Bust a cache

Ever had the following conversation with a client?

Client: "I just checked the website to see the changes you told me you'd deployed, but I can't see any. Are you sure you actually deployed it?"

You: "Are you looking at it in your browser now?"

Client: "Yes"

You: "Try holding down the Ctrl key and press F5"

Client: "Wait I'll put down my phone . . Ooooh there it is, what did you do?"

You: "Never mind".

Then you probably wished you've gotten around to implement some form of cache busting technique with the website you'd deployed.

Cache busting with a partial view

Here's how to do some cache busting using a partial view. To get ready: Log in to your favorite CMS go to the Settings section, and create a new partial view.

In the view insert the following code.

@inherits Umbraco.Web.Mvc.UmbracoTemplatePage
@using File = System.IO.File
    Layout = null;

    // Grab the url and find the file
    var url = (string)ViewData["href"];
    var path = Server.MapPath(url);
    var exists = File.Exists(path);

    // Determine file type
    var fileType = Path.GetExtension(path);
    if ("|.png|.gif|.jpg|.jpeg|".Contains(fileType))
        fileType = "img";

    // Check if the file exists
    if (exists)
        // Latest write time of the file
        DateTime date = File.GetLastWriteTime(path);
        // Build an url with a parameter that reflects last write time
        url = string.Format("{0}?v={1}", url, date.Ticks);
        fileType = string.Empty;    

@switch (fileType)
    case ".css":
        <link rel="stylesheet" href="@url" />
    case ".js":
        <script type="text/javascript" src="@url"></script>
    case "img":
        <img src="@url" alt="@ViewData["altTxt"]" width="@ViewData["width"]" />
        <!-- No versionable file found at @url -->

The partial view to use for fingerprinting your URL

With this partial view you are able to include CSS, JavaScript and image resources in your code, that'll automatically get versioned. Every time you save the file on the server, it will get a new version parameter on the query string causing your browsers to redownload the resource.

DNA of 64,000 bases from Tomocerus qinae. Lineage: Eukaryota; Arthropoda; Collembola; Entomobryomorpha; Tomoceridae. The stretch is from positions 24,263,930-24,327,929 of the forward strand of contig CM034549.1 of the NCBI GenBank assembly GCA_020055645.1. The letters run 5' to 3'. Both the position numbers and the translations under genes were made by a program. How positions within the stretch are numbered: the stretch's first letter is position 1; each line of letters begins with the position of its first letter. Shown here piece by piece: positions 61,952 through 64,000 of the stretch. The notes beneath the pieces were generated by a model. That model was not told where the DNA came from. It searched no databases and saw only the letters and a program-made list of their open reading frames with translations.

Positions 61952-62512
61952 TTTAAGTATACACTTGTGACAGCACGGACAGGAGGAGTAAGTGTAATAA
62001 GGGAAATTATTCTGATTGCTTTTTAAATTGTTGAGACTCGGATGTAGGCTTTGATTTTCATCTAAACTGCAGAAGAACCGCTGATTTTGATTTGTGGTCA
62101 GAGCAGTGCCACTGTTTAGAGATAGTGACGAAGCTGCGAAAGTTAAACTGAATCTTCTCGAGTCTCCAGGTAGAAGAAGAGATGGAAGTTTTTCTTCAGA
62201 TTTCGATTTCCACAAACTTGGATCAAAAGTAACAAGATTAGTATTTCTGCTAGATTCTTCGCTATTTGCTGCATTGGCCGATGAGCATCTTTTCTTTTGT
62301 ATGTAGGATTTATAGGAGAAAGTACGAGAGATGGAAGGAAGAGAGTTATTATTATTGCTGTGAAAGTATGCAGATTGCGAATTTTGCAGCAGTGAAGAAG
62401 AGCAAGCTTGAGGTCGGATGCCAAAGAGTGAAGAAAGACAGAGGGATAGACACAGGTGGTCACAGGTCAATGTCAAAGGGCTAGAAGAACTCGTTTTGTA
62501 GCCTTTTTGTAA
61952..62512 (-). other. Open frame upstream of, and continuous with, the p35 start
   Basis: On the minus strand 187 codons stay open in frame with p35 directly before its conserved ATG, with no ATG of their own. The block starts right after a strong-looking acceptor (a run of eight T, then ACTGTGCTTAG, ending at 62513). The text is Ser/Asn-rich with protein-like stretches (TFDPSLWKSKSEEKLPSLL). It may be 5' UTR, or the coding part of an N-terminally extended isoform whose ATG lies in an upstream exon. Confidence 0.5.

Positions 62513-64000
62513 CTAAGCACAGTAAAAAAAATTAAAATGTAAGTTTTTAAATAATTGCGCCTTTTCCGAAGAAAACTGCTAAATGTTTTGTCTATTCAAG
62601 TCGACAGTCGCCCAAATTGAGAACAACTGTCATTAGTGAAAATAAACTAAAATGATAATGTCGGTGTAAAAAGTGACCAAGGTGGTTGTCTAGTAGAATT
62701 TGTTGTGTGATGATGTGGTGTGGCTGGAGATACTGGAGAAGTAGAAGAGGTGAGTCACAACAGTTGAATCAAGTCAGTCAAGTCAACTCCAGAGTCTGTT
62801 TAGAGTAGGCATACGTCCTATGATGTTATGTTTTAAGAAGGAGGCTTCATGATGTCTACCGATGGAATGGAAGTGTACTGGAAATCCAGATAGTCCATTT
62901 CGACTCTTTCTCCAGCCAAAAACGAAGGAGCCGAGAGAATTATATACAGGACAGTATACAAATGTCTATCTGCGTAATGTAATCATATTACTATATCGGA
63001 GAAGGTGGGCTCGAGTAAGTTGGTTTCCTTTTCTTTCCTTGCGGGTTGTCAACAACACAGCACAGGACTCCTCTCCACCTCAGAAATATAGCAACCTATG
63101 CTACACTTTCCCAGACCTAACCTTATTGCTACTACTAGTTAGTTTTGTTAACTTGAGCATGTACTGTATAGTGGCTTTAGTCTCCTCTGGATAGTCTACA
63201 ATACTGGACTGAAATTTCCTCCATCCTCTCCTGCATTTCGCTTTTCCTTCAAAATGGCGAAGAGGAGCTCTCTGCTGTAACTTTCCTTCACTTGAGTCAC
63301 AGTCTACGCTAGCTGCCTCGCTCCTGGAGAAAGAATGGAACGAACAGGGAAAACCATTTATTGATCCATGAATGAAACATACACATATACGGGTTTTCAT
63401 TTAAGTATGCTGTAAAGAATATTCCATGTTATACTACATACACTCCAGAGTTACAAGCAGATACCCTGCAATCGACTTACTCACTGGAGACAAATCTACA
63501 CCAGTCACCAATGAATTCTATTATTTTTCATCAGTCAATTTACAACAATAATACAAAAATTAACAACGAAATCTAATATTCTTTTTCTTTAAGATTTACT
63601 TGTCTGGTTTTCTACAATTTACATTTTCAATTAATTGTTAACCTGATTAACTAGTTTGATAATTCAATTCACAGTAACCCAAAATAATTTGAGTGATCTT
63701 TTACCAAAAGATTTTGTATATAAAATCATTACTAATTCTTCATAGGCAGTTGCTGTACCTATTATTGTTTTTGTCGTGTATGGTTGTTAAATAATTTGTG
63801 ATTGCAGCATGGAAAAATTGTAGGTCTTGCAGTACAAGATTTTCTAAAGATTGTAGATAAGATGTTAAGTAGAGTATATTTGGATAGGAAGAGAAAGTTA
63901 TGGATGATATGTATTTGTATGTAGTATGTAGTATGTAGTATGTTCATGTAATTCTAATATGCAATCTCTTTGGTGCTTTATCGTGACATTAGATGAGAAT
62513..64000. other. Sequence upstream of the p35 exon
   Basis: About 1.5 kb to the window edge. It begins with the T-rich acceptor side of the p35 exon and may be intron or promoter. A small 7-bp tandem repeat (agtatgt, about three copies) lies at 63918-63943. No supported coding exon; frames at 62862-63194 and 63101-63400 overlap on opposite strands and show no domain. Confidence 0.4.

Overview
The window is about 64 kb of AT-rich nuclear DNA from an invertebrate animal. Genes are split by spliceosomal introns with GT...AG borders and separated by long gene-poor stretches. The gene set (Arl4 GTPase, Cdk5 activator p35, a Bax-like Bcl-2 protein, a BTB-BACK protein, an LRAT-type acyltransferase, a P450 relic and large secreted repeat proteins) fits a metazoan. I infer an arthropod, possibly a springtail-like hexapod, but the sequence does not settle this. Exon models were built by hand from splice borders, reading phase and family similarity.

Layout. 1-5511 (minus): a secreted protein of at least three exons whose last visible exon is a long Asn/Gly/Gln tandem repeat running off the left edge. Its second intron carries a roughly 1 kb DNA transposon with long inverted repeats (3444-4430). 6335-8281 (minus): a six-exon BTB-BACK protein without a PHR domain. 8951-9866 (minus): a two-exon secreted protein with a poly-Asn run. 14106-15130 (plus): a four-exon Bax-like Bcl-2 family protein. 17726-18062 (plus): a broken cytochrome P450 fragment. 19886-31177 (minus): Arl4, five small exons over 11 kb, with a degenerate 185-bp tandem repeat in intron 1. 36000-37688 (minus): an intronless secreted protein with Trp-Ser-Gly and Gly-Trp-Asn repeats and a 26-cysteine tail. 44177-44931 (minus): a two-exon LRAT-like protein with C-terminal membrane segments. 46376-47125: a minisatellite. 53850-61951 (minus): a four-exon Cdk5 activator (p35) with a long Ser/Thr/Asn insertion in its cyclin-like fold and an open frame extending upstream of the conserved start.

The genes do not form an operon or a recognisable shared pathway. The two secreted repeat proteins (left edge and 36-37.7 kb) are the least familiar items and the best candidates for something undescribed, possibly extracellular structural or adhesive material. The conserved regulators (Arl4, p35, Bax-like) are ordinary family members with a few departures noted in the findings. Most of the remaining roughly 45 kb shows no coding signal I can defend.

As you see in the partial it's possible to add strings for alt-, width- and height-attributes when using the partial for images, for this I'm using the possibility for adding a ViewDataDictionary as a parameter in the call to Html.Partial. The ViewDataDictionary is a key/value dictionary made available in your Razor script as @ViewData, and it is easily declared when using the Partial view with the Html-helper in a view. The Partial can be used in these ways:

// Stylesheet
@Html.Partial("FingerprintUrl", new ViewDataDictionary{{"href", "/css/site.css"}})

// Javascript file
@Html.Partial("FingerprintUrl", new ViewDataDictionary{{"href", "/scripts/frontpage.js"}})

// Image file
@Html.Partial("FingerprintUrl", new ViewDataDictionary{{"href", "/images/20130831-DSC_0030.jpg"}, {"altTxt", "Bulbs"}, {"width", "960px"}})

How to use the partial above


It's now possible to control the caching of your static resources, and you can put this is in your Umbraco project just by creating a partial view using the excellent Umbraco backend.

But you might like to know how you can set up a really, really long caching period for your static ressources since you're now able to force the client-browsers to download the newer version every time you update the file.

This cannot be done from the Umbraco backend, so you might have to ask the webserver administrator to set it for your IIS website, or if you have access to your website filesystem via FTP or RDP or something else, you could just put the following XML-snippet in place:

      <clientCache cacheControlMode="UseMaxAge" cacheControlMaxAge="365:00:00" /> 

Add cache busting to your web.config file

In an ordinary Umbraco website, the <staticContent> node will already be in place, so you should just add the clientCache node to the existing node.

This setting will cache all your static content in the client browsers for 365 days. If you're trying to do cache busting while developing your site in Visual Studio, or just want to do this using a proper HtmlHelper function, you can read my take on cache busting with the HtmlHelper.

That's it

Have a nice holiday season, and while you're away from your computer why not Bust a Move instead.

Jesper Hauge

Jesper is on Twitter as